Even good times play bad games sometimes. Its just a fact of life in professional sports. It takes a really good team though to play a bad game and still win. How did D.C. United win? Yeah, sure, luck played a role. But luck didn't dictate Bill Hamid making save after save to keep the Philadelphia Union off the board. His decision-making was once again phenomenal, and his one-on-one stopping ability was really on display. This was Hamid's third clean sheet in just seven matches. Man of the match, without question.
Hamid didn't just earn the three points by himself though. Someone had to create a goal for United to manage the win. That someone was Branko Boskovic, as the Montenegran now has assists in three straight MLS games, and that's not even counting the Legend Of Bodkin against the Kickers in the Open Cup. Boskovic was able to establish a rhythm for United, which was something that the team was unable to do for the first 70 minutes of the match. And his free kick was just sensational. It was almost as if United adopted a strategy of looking for fouls in the attacking half once Boskovic was sent on. If so, that strategy was successful.
Chris Pontius didn't have his best game for United. He only scored one goal, not three. He did well to beat his man on the Boskovic free kick and finish the ball simply into the net without any hesitation. But Pontius' touch and positioning failed him multiple times during the first half as he continues his transition to forward. He's scored six goals in eight matches since he was first inserted as a forward in the road win against the New England Revolution. Fans of Pontius may want to consider that fact before recommending that he moves back into the midfield.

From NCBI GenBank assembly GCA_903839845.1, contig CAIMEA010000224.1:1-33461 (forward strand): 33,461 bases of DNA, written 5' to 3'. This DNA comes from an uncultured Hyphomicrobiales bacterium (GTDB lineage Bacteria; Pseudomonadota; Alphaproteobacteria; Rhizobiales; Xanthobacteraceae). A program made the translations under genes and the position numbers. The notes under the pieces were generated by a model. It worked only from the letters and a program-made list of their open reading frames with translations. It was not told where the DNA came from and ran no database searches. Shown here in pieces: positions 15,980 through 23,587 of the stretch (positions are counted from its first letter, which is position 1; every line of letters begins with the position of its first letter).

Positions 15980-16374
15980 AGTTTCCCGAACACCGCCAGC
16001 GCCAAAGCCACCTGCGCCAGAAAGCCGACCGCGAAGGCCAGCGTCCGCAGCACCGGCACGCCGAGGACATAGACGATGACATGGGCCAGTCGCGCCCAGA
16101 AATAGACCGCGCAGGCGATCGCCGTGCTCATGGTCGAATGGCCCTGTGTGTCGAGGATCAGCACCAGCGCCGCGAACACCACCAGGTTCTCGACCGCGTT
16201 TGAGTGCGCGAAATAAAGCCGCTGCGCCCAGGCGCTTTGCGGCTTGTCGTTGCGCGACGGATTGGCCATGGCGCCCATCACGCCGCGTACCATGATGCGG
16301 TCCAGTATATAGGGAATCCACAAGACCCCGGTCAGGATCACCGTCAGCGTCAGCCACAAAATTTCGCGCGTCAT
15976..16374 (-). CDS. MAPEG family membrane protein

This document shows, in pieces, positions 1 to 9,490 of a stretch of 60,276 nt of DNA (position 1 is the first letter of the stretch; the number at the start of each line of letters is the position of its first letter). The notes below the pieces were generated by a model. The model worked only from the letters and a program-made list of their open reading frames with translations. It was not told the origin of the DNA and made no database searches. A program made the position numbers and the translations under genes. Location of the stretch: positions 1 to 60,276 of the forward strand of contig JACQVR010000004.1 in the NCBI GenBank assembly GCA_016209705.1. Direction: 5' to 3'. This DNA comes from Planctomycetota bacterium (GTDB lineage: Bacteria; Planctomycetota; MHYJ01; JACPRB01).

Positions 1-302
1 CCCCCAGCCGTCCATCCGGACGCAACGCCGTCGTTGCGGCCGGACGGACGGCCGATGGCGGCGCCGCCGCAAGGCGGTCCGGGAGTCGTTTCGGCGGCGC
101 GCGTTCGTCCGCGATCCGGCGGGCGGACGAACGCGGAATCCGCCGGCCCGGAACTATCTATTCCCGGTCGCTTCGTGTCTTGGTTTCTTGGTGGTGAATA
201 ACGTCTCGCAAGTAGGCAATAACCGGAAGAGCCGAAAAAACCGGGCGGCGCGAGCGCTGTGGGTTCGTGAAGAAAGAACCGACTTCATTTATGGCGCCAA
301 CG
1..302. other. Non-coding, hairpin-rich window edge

Usually when United records a clean sheet, the defenders get a lot of credit for it in my player ratings. Not this time though. This time, all the credit belongs to Hamid. The central defenders Dejan Jakovic and Brandon McDonald each had their flaws in this match, flaws that Hamid was forced to overcome. McDonald was beaten by his man quite a few times, and Jakovic had one near disastrous turnover when he embarked on one of his usual aimless ventures into midfield. Similarly, Robbie Russell and Daniel Woolard watched far too many open crosses sail over their heads from the wings as the Union players were given the chance to run free.
The list of attacking players that turned in disappointing performances is long: Dwayne De Rosario, Andy Najar, Nick DeLeon, and Maicon Santos are all on it. Without the goal, Pontius would have been on it too. De Rosario in particular didn't appear to be on the same page as his teammates. If this was the first match you'd ever seen him play, I would have had a hard time convincing you that he was last season's league MVP. DeLeon and Najar failed to take advantage of the gaps that should have been available given Philadelphia's 4-3-3 formation while also making very little impact defensively. Meanwhile, Santos' role on this team is supposed to involve winning possession and holding the ball to allow the other attackers to make runs. None of that happened on Saturday night.
Good teams can have bad games. This was just a bad game for De Rosario, Najar, DeLeon, and Santos, right?